Research Bulletin – April / May 2021

Hello again all,

Sorry for the delay in this research update from Canal-side Towers, there have been a few busy projects requiring my attention. Sometimes you can only do so much, and these definitely are such times.

The Disabled People’s Archive

One of the recent additions has been the Judy and Paul Hunt Collection. While the pandemic closures have led to a backlog of boxes here in the Towers, the upsides are that there is less carpet to keep clean, and one gets more of a preview than usual. It’s a modest but powerful collection of family papers in five boxes – and such treasures! Then I noticed that Paul Hunt (1937-1979) didn’t yet have a Wikipedia page which I felt was quite wrong, so recently I’ve made a start, based on some of these papers. Please feel free to add and correct it – anyone can, it is open source and a community creation. And many thanks to Judy Hunt for creating this new Collection.

https://en.wikipedia.org/wiki/Paul_Hunt_(disabled_activist)

Access for all, and hybrid files

This one is a bit more tech-y.

One of my recent interests has been to try and find a single format for a digital file that can be used for sharing copies of archived born-analogue papers in fully accessible manner.

At the moment we often use multiple file formats for the same record to cover different access requirements (usually as PDF and as Word). This isn’t efficient and has the risk of the multiple files about one document becoming separated, compromising their accessibility.

Previously I’ve used OCR (optical character recognition) to try to improve the accessibility of PDF copies, but the accuracy is only around 80% and this isn’t good enough. In time the quality of OCR programs and apps may improve enough, but currently another method is still needed. Born-analogue documents with columns, text boxes and other complex layouts can confuse OCR programs – except some commercial ones (eg as used by Ancestry.com to scan in old copies of city directories while skipping headers, ads, side-bars, etc).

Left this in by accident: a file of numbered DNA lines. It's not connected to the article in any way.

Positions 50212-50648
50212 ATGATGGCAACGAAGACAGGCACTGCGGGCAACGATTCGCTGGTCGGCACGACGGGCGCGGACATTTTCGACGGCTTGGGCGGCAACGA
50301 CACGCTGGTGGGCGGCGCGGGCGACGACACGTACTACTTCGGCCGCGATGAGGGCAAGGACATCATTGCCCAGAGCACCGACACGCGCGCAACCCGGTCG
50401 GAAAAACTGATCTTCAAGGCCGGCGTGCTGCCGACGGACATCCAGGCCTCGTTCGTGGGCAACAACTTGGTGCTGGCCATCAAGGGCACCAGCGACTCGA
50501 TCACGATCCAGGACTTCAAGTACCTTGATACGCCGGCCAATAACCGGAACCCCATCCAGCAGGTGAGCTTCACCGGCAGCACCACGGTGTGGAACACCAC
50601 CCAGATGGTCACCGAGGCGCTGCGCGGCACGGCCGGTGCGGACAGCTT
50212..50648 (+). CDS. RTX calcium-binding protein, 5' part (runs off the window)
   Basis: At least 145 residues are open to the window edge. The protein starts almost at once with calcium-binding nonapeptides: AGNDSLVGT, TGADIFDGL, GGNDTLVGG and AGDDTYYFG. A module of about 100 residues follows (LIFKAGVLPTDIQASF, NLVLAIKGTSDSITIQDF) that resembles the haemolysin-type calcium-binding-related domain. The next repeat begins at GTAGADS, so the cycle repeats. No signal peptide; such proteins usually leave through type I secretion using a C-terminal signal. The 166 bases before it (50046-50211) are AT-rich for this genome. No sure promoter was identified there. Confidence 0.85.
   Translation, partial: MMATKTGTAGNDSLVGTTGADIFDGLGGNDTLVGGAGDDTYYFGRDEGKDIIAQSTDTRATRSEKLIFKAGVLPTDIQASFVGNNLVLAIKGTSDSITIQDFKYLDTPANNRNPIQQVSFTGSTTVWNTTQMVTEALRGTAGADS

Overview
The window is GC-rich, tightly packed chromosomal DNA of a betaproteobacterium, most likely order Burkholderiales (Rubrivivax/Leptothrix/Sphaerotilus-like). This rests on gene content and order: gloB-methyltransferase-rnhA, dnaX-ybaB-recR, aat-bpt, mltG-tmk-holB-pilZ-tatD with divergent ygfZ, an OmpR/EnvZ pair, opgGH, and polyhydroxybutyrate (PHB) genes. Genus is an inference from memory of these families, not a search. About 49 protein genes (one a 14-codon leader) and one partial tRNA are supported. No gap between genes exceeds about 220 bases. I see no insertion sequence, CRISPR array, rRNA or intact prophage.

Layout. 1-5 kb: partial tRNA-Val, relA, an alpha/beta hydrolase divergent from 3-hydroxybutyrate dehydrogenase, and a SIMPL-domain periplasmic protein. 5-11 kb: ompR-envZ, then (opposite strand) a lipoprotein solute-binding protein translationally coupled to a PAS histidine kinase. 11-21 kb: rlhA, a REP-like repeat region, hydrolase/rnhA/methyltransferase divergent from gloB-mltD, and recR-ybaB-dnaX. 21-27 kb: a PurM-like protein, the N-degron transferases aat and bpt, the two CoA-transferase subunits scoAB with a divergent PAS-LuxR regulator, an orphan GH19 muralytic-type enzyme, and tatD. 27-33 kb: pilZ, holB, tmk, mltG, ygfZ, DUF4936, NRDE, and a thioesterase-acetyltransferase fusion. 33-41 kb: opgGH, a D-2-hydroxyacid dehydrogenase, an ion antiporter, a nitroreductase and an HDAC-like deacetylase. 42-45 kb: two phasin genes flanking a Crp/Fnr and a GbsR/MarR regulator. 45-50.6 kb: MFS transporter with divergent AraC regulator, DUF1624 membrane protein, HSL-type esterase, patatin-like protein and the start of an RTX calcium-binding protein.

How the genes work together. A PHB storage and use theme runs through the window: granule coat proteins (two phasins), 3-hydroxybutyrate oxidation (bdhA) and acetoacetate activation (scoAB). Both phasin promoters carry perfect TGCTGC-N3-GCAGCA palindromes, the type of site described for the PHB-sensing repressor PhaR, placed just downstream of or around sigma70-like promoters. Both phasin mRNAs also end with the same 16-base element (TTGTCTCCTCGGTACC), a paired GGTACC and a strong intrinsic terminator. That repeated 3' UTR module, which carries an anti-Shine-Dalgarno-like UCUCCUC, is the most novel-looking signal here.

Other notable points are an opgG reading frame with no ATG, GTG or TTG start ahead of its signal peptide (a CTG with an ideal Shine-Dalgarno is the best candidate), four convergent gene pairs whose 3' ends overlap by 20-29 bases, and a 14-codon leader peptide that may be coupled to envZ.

One approach I am testing is to append the PDF document to the Word document, and save the resulting file as one, larger PDF. The Word document is usually created by starting with an OCR version then manually correcting the errors by looking at the original item. This can be called a hybrid file format.

This method works in terms of it being a single file, and for visually impaired people the navigation seems to work best when the plain (from Word) text is at the start of the file, and the imaged pages of the original document follow afterwards.

Another approach to creating a single file is to use a photographic image of each sheet of the archived paper, along with an alt-text description, then adding the plain text (from Word) into this combined, larger PDF. Happily the PDF format retains items such as alt-text descriptions of images. Whether this is an improvement on the first method currently remains to be seen.

Perhaps one of the long-term solutions will be made possible by the screen-reading programs such as JAWS that now sometimes include their own OCR function. However, having a good copy of the digital text already embedded within each file does also help with the search function used as a finding aid by archivists and researchers, and by search engines.

One current drawback with using PDFs for these hybrid files is that JAWS requires the reader to manually command a next-page at every step to read the full PDF, in comparison with Word where JAWS will ignore page breaks and read it out continuously (thanks Linda for pointing this out).

All comments and pointers gratefully received,

Keep staying safe,

Tony

PS – some people may find this of interest:

2020-08-01 CAT – Campaign for Accessible Transport – 1989 and 1990 (Draft v1)

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